Another of Mary’s favorites, as posted on Facebook, is Who Could That Be at This Hour? by Lemony Snicket. (New series: All the Wrong Questions: Question 1)
Green by Laura Vaccaro Seeger, says Cheryl, “shows green in all its wonder. The book is filled with colors like jungle green and lime green. It even has a few pages that are different, like the page that is “not green” and shows red instead.”
Laurene’s favorite picture books this year are Llama Llama Time to Share by Anna Dewdney, Listen to My Trumpet by Mo Willems and Charlie and the Christmas Kitty by Ree Drummond.
The best eReader is not necessarily the one with the most features, but rather the one that does what you need it to do. The sheer number of eReaders and tablets now available can make choosing the right one seem overwhelming.
|Is this a gift for mom or dad?||If you are buying an eReader as a gift, make sure that the person actually wants one. This may sound obvious, but it is very important. You may be excited about this new technology, but does your family member have a similar level of interest and enthusiasm to push through the initial learning curve required to download and read eBooks?Does your family member have the computer skills, email account, Internet access and home computer that may be necessary to use the eReader you have in mind?|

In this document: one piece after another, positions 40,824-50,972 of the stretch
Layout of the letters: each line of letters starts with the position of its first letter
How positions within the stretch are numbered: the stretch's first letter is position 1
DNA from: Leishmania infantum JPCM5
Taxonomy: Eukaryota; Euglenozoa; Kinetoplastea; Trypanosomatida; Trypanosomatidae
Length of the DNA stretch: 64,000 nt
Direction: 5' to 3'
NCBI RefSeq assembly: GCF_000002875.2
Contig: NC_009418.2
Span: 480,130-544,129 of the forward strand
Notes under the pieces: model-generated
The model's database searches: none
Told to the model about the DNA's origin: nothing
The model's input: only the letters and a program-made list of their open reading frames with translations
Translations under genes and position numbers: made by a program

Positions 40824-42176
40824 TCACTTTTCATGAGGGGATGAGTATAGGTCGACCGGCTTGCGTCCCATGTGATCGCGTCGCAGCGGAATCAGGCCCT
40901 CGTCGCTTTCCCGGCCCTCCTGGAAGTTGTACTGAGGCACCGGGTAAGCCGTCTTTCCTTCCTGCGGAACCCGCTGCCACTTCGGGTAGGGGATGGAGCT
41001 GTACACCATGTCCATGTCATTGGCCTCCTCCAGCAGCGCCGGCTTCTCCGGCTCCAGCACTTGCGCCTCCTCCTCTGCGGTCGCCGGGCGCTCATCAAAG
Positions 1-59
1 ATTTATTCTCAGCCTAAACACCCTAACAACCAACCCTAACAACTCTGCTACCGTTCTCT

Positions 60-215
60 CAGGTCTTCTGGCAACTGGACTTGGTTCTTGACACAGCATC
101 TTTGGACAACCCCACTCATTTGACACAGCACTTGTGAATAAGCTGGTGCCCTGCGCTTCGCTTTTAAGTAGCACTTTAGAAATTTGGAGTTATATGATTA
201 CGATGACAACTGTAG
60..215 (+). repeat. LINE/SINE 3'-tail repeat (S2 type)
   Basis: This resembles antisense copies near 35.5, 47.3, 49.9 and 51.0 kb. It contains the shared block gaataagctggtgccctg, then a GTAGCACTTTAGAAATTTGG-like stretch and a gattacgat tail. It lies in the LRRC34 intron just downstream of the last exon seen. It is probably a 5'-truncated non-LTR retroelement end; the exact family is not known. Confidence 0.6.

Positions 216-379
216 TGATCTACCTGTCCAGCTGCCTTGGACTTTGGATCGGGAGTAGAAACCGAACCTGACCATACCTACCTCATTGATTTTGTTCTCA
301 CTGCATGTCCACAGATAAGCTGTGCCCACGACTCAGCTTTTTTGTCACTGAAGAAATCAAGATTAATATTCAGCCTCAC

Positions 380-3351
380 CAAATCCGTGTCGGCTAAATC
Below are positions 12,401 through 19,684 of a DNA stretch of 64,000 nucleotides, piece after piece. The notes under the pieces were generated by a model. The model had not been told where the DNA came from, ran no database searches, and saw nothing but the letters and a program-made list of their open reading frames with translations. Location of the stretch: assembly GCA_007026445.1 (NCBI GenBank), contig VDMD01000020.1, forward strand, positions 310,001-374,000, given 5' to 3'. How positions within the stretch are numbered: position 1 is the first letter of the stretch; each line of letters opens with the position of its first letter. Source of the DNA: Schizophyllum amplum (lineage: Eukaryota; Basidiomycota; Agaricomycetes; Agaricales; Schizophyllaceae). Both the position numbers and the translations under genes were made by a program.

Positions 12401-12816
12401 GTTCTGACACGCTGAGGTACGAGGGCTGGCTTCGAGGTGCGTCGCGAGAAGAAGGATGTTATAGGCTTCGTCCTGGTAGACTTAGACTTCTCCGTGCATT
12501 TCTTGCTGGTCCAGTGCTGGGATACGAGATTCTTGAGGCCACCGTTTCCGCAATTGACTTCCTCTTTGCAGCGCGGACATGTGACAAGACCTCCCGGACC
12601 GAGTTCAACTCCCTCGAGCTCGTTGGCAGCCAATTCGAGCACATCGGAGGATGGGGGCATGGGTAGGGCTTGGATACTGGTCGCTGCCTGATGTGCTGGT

|Compatibility with Library eBooks||Do you plan to download free books from the Library’s website? Make sure you choose an eReader that is compatible with this service.|
|Navigation||Is navigating the menus simple and intuitive? Is it easy to remember how to use the eReader each time you pick it up?|
|Price||Narrow your choices by setting a budget. There are great eReaders in any price range.|
|Screen Size||Measured diagonally, screens range from about 5 to 10 inches. Where do you plan on taking your eReader? While a giant screen may be appealing while reading at home, a smaller screen will be small and light enough to slip into a handbag or briefcase. If you have problems with your hands, the weight and thickness may make a difference to you.|
|Battery life & replaceability||While some eReaders offer many features, they may not have the battery life you need. Are you planning to travel where recharging will be inconvenient? Some devices must be recharged every 4-5 hours. Some can last months. Is the battery user replaceable?|
|Input device: touch screen vs. directional keypad||Some eReaders require a stylus or your fingers to operate a touch screen. Others have one or more control buttons. How you interact with the display will make a huge difference – and it’s an individual preference. Some eReaders are dedicated to displaying eBooks and nothing else. These are simple and have fewer options and controls.|